Hacham David Ben Shimon, son of Moshe, was born in Rabat, Morocco in 1826. Rabat was a Torah learning center at the time and Hacham David studied with the city's sages and rabbis, in particular with Hacham Sa'adia Marache. He was married at a young age, with Rachel, daughter of Hacham Masoud Sabbah.
Hacham David Ben Shimon studied Torah diligently and was committed to his community's welfare and organization. Despite his young age, he surrounded himself with students, training them to be rabbinic judges, circumcisers, ritual slaughterers, scribes and cantors. His students served in the Rabat community and beyond, throughout Morocco.
In 1854, his love for the Land of Israel led him to leave his beloved students and community, and he set off for Jerusalem. There he met the Adat HaMograbim, the community of Jews from the Maghreb, living in deep poverty along with the Sephardic community within the city walls. Hacham David Ben Shimon established the Maghreb community's institutions and stood at their helm.
In 1860, he participated in the founding of the Mishkenot Shaananim quarter outside the Old City walls, ensuring that members of the Maghreb community could settle within it. He founded the Mahane Israel quarter in 1866. Built initially for the Maghreb community, it housed members of other communities as well. Hacham David Ben Shimon also worked towards the settlement of Jews beyond the boundaries of the city of Jerusalem, helping families that had emigrated from Morocco settle in agricultural areas in Motza and near Jaffa.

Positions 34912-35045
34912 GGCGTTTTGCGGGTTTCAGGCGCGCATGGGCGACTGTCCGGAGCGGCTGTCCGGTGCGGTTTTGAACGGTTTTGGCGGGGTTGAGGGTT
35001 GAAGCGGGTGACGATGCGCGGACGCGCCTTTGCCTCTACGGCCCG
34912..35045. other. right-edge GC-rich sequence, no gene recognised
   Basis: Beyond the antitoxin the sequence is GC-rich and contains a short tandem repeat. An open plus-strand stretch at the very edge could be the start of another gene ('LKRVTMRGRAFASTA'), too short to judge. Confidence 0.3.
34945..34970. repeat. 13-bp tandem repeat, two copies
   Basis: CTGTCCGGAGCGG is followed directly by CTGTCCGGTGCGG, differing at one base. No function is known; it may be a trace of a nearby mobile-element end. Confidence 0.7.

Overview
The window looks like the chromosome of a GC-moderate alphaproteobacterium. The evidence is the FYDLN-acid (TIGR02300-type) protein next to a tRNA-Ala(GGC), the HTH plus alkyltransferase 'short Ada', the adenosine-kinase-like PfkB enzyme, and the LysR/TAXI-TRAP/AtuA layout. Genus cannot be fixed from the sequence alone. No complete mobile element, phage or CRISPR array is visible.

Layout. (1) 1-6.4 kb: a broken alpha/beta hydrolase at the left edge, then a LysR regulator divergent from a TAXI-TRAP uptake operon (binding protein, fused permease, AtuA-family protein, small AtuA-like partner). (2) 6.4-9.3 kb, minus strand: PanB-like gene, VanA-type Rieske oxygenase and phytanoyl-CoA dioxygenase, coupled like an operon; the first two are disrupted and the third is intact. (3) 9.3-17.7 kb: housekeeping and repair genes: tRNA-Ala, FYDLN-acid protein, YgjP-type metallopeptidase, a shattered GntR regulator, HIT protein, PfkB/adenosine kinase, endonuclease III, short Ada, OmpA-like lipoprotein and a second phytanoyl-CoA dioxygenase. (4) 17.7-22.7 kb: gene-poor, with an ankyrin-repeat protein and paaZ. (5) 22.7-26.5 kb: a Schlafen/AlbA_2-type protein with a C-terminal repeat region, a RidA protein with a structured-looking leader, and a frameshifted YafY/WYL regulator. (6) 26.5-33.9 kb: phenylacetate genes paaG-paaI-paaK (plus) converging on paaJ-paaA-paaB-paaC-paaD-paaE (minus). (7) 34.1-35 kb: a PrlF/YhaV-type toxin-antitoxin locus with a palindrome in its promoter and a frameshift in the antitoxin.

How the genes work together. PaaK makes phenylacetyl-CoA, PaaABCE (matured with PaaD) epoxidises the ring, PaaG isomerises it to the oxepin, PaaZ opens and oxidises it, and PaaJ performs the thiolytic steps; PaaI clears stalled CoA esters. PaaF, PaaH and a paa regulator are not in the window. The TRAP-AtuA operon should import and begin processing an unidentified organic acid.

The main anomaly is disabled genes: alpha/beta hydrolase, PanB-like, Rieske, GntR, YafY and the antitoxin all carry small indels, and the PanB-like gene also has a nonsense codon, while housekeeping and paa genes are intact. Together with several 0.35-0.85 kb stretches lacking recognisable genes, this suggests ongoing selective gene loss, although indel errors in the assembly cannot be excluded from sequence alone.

The number of Jews immigrating to the Land of Israel from Morocco continued to rise, and in 1866, Hacham David Ben Shimon chose seven notables to work alongside him in settling the Land.
Now that he was in Israel, he focused his study on the Land of Israel and its leaders. He planned a book, Shaarei Tzedek, in four volumes: Shaar HaHatzer, a collection of textual sources written in praise of the Land of Israel and that would include Hacham David Ben Shimon's commentary, Shaar HaMatara, on halakhot dealing with the Land of Israel, Shaar HaKadim, on commandments that are contingent on [living in] the Land of Israel and Shaar HaMefaked, the collected customs of the Land of Israel and Jerusalem. In 1862 he succeeded in publishing only the first volume, Shaarei Tzedek. His remaining books, along with additional writings, were published after his death by his son, Raphael. These include a book of Responsa, entitled Matsor Devash, in which his son integrated some of his own answers with his fathers', and a book of poems, Shirei Tehila.
In 1879 Hacham David Ben Shimon became seriously ill. He passed away on 18 Kislev, 5639 (1879) and was buried on the Mount of Olives.